Welcome the Stranger – A Multifaith Call to Welcome Refugees from Afghanistan

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However you feel about the Afghan war, right now we have the undeniable moral obligation to our Afghan allies, including an entire generation that has grown up outside the shadow of oppressive Taliban rule. Our nation is dismally failing these Afghan families, despite years of warnings. They are now surviving in what can only be called a state of dead panic.

We do not believe the propaganda coming from today’s sophisticated Taliban, trying to convince us that it’s somehow changed its ways. We cannot try to pretend that we don’t know the fate of men and boys, women and girls, under future Taliban rule. We do know. And as people of faith, our obligations are clear:

The central obsession of the Hebrew Bible—repeated dozens of times—is the obligation to care for and protect the stranger, including immigrants and refugees. Deuteronomy sets out requirements for treating refugees not just with courtesy but also with active support.

The Qur’an praises those who assist people in distress and require the faithful to protect refugees [9:100 and 117].

Buddhists explain that asylum seekers are “suffering and longing for happiness”, therefore it is a religious duty to welcome all people fleeing persecution “regardless of their ethnicity or religion.”

Sikhs call us to “see no stranger” and to love and serve all, especially those in harms’ way.

And, here in the U.S., the most repeated passage of all is from the Christian scriptures: “I was hungry and you gave me food, I was thirsty and you gave me drink, I was a stranger and you welcomed me.” [Matthew 25: 31-40]


Where is that welcome right now?

The International Rescue Committee reports that over 300,000 Afghan civilians have been “affiliated” in some way with the U.S. military. Yet Afghan refugee admissions peaked in June with 162 refugees admitted to the U.S. Just 485 Afghan refugees have been resettled since January, according to the State Department.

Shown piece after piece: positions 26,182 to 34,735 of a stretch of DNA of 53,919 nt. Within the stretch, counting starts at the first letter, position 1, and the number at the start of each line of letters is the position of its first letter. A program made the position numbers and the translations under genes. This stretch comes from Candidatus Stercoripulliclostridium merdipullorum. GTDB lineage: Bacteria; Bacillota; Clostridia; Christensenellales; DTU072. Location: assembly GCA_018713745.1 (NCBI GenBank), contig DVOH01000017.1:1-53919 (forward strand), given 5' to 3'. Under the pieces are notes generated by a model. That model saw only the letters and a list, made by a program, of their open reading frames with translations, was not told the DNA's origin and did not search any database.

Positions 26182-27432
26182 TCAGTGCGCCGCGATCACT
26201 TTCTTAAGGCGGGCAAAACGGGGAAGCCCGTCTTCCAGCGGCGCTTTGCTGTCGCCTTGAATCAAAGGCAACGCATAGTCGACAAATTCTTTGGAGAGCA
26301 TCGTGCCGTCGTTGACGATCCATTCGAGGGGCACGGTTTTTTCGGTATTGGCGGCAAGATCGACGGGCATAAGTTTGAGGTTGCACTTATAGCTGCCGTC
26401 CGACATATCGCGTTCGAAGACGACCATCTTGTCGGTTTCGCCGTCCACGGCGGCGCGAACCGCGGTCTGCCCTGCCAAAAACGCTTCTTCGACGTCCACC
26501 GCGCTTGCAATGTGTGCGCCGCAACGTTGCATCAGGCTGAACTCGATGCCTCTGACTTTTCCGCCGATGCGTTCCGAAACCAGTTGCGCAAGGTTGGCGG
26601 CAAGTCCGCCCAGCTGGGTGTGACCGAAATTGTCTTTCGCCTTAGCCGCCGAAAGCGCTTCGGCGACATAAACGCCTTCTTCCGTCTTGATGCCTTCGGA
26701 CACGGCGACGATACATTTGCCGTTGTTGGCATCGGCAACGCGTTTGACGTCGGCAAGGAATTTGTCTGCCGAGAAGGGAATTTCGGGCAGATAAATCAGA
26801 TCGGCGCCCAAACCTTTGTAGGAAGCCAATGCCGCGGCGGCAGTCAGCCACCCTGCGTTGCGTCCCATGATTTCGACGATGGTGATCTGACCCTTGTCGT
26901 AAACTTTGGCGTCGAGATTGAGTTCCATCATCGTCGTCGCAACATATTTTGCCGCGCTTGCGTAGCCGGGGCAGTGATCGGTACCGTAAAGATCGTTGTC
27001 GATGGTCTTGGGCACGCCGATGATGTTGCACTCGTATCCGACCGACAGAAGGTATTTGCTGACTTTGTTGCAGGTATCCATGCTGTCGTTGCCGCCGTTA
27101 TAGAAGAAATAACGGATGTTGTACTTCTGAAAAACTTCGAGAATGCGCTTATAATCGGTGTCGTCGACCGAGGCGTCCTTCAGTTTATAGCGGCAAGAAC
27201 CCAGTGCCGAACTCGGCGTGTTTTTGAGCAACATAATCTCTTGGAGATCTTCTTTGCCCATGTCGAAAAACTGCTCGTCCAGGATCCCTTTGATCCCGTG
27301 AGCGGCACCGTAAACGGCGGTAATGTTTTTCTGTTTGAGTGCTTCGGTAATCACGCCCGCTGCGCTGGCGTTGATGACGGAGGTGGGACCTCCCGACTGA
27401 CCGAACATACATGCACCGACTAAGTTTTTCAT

Then there’s the much-talked-about Special Immigrant Visa (SIV). SIV is death by bureaucracy. Fewer than 3,000 SIV Afghan applicants have been accepted into the U.S. since January, leaving as many as 50,000 applicants stuck in Afghanistan. NBC’s Richard Engel, a foreign correspondent who has spent a great deal of time in Afghanistan, makes the crucial point that this crisis of our creation is beyond the scope of the SIV which requires translating English-only documents and computer and printer access; and putting in writing one’s “complicity” with the U.S. military is tantamount to suicide under Taliban rule.

Without action, the words of our faiths are meaningless. The pitiful number of Afghan families who are safely inside our borders speaks volumes about our government’s failure to execute our moral obligation to our allies. They have put themselves in harm’s way to support our troops, and our nation. We are all safer for their work.

As leaders of faith, we join our voices with the hundreds of thousands of people of moral courage in our diverse faiths and denominations.

We are calling for a U.S.- led global effort that suspends death-by-paperwork, welcomes the stranger, and does it quickly — before she becomes a widow or orphan.


The Auburn Senior Fellows are a multifaith cohort of influential faith-inspired leaders committed to moral courage in the public square, and include:

      • Sr. Simone Campbell, SSS, author, former leader of Nuns on the Bus
      • Bishop William J. Barber II, DMin
      • Rev. Traci D. Blackmon, Associate General Minister Justice & Local Church Ministries, United Church of Christ
      • Rev. Michael-Ray Mathews, Deputy Director & Chief Faith Officer, Faith in Action
      • Rabbi Sharon Brous, Senior Rabbi, IKAR
      • Lisa Sharon Harper, founder, Freedom Road LLC
      • Rev. Dr. Jacqui Lewis, Senior Minister, Middle Collegiate Church
      • Brian McLaren, author/activist
      • Valarie Kaur, founder, Revolutionary Love Project
      • Rabbi Stephanie Kolin, Congregation Beth Elohim
      • Rev. angel Kyodo williams, founder, Transformative Change
      • Rev. Jennifer Butler, CEO, Faith in Public Life
      • Rev. Dr. Peter G. Heltzel, author/activist
      • Wajahat Ali, author
      • The Rt. Rev. Gene Robinson, IX Bishop of New Hampshire, The Episcopal Church
      • Rev. Dr. Otis Moss III, Senior Pastor, Trinity United Church of Christ
      • Rev. Dr. Katharine R. Henderson, President, Auburn Seminary


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